The Donuts Story: From 3,000 gTLD Ideas To Over One Million Registrations. All Paid For!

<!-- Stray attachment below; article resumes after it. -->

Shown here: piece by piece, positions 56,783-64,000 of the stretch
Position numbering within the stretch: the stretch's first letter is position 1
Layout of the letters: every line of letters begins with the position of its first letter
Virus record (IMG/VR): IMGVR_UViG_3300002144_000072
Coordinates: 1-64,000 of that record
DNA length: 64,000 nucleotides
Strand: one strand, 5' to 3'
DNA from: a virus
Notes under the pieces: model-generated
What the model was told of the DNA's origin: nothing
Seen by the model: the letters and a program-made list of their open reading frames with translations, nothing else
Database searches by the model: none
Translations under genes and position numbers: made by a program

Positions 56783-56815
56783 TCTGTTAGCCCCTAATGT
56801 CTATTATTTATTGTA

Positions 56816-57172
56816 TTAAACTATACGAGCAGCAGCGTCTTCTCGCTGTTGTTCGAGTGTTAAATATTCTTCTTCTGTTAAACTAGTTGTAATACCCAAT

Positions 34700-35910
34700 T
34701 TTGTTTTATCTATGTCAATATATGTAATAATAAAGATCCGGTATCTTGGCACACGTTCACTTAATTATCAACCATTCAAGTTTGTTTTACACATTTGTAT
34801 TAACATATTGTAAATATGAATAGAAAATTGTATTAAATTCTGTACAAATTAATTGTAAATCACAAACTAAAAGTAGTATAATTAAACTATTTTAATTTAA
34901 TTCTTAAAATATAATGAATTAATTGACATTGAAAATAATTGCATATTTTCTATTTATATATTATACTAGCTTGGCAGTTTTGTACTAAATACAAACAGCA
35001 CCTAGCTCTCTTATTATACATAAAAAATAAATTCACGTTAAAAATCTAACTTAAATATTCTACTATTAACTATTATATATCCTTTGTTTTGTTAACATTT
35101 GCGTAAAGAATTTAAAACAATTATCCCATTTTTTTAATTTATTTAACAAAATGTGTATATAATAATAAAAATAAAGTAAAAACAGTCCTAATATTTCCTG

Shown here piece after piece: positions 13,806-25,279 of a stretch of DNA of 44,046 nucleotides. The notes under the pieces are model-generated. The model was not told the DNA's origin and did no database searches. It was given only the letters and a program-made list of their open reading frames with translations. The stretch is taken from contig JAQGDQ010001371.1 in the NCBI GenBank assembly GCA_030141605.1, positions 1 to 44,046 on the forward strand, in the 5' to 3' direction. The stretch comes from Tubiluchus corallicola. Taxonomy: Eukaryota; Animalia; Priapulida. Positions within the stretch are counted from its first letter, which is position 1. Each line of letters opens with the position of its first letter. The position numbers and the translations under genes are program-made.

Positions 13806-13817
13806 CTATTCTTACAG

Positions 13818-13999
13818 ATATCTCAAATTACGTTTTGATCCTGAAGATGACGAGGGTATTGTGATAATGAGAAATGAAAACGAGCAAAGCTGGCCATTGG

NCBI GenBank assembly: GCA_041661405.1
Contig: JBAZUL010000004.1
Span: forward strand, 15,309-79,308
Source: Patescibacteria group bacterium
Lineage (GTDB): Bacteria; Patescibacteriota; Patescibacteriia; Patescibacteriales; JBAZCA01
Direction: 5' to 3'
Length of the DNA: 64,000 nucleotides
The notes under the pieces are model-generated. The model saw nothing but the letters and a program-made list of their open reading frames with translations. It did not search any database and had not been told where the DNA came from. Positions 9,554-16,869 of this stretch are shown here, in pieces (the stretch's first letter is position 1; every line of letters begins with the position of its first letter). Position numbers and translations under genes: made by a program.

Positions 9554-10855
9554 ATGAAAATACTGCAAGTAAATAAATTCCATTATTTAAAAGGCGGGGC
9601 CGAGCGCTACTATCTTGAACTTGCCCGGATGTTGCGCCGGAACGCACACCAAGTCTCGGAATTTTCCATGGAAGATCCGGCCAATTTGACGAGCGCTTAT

It started as an idea between four people who, for the domain name world, had been involved in the space for a long long time. As ICANN discussed the introduction of new gTLDs they got together and shared their ideas. And the result to date is Donuts, a company with over one million domain names registered across 152 gTLDs and with more gTLDs and plenty more registrations to come. The gang of four had known new gTLDs were on the road map for some time and each were intending to independently look at the possibilities, but, being known to each other and with similar ideas, they decided to work together and look at raising money from a number of investors. Starting with 3,000 candidates they ended up with 307. After the “big reveal” by ICANN they found half were uncontested. And since then auctions commenced, with 30 or 40 contention sets now resolved while several more set to resolve. At the end of it all, company co-founder and Executive Vice President Dan Schindler believes Donuts will have around 200 gTLDs on their books. And how do you finance such an idea? Raising money, as it turned out, was much easier than anticipated, said Schindler, following the recent ICANN meeting in Los Angeles. In part, it was because Donuts focused on gTLDs they believe “provide a specific and meaningful choice and not long and convoluted names in a meaningless extension,” Schindler said. They have even thought about the non-English speaking world and the opportunities that lie there with four internationalised gTLDs applied for, three of which were uncontested and one won at auction. Another 20 applications were for non-English gTLDs. But the programme wasn’t without its obstacles and headaches. One was the trademark or brand owners community who Schindler notes certainly caused regulators to be fearful about how they went about the programme. As a result of the fear campaign run by some trademark owners and their representative organisations, years were spent building the Trademark Clearinghouse and Rights Protection Mechanisms. Schindler points out the frustration of this as they have not been as deeply used as some predicted. “As expected it was scaremongering. We want to see the rights protection mechanisms the trademark owners so desperately wanted to be used by them.” Much more successful though has been Donuts’ own Domains Protected Marks List. The DPML allows trademark holders to block their trademarks from being registered across all Donuts gTLDs. So where are they today? Schindler says Donuts is more than happy with the results to date. “All of our gTLDs have outperformed our forecasts.” But some have been more of a surprise than others. One of these that has performed unexpectedly well has been .guru, now with well over 75,000 registrations and sixth on the nTLDstats.com list of all new gTLDs. “.guru has been an enormous surprise to us,” Schindler said. “We were really surprised and we’ve tried to analyse why. But most likely it’s because it’s fun and everyone can claim to be a .guru.” “Also, .photography has been a very pleasant surprise. But in a world of 2 and 3 letter TLDs, it’s a surprise longer names do well.” Schindler also said .technology had been a surprise, now closing in on 48,000 registrations. Donuts also expected .email, .today and .company to do well and all three have over 43,000, 41,000 and 32,000 registrations, respectively. Looking to the future, Schindler is confident there will be high rates of renewals and continuing success. For starters, Schindler stressed every one of the one million plus domains registered in their gTLDs has been paid for. And most were registered and paid for by early adopters, so Schindler says Donuts is confident they will have high renewal rates. “They were registered for longer term investments. There is not enormous type in traffic so speculators haven’t entered the market on a large scale – they were bought for longer term investments,” Schindler believes. And twelve percent of domains registered across Donuts’ gTLDs “are already living breathing sites. That is really encouraging. With more being used, use begets use.” For now though Donuts is focusing on winning the gTLDs that are currently in contention, getting a registrar channel on board and, in 2015, boosting the profile even further of the new gTLDs past the early adopters with a massive marketing programme. And what of the aforementioned ICANN meeting? Schindler said it had “two very significant and positive outcomes, not just for Donuts but for all operators of new gTLDs.” “The release of two character sub-domains that have previously been withheld was an enormous success for all the registries. And it’s hugely exciting for us.” The result is that the nxd names that were on the names collision list and were subsequently put on a do not register black list. So some phenomenal names, such as digitial.photography, could not be sold. But Schindler said they will be available in the very near future. One area though that Donuts is disappointed by, though, is the inconsistency of verdicts as it pertains to community gTLD applications. “This is a nonsense,” Schindler complained. “And what is familiar and what is isn’t. We need consistency and to stick to the guidebook. Let’s play by the rules we all agreed to.”

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